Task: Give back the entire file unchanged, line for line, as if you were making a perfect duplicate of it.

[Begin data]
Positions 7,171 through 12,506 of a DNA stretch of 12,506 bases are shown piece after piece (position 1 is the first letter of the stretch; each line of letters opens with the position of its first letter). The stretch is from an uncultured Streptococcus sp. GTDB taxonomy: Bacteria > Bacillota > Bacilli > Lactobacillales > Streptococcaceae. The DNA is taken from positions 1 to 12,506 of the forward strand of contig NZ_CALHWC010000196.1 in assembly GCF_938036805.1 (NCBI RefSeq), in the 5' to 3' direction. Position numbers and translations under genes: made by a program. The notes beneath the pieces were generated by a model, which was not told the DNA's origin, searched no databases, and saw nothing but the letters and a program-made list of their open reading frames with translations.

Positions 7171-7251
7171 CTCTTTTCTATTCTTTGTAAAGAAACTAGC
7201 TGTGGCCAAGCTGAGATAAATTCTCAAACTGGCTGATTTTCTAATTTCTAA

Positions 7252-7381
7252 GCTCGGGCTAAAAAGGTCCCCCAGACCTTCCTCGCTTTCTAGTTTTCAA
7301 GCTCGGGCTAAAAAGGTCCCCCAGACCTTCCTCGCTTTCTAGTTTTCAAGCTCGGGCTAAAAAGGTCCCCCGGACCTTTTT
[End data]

Positions 7,171 through 12,506 of a DNA stretch of 12,506 bases are shown piece after piece (position 1 is the first letter of the stretch; each line of letters opens with the position of its first letter). The stretch is from an uncultured Streptococcus sp. GTDB taxonomy: Bacteria > Bacillota > Bacilli > Lactobacillales > Streptococcaceae. The DNA is taken from positions 1 to 12,506 of the forward strand of contig NZ_CALHWC010000196.1 in assembly GCF_938036805.1 (NCBI RefSeq), in the 5' to 3' direction. Position numbers and translations under genes: made by a program. The notes beneath the pieces were generated by a model, which was not told the DNA's origin, searched no databases, and saw nothing but the letters and a program-made list of their open reading frames with translations.

Positions 7171-7251
7171 CTCTTTTCTATTCTTTGTAAAGAAACTAGC
7201 TGTGGCCAAGCTGAGATAAATTCTCAAACTGGCTGATTTTCTAATTTCTAA

Positions 7252-7381
7252 GCTCGGGCTAAAAAGGTCCCCCAGACCTTCCTCGCTTTCTAGTTTTCAA
7301 GCTCGGGCTAAAAAGGTCCCCCAGACCTTCCTCGCTTTCTAGTTTTCAAGCTCGGGCTAAAAAGGTCCCCCGGACCTTTTT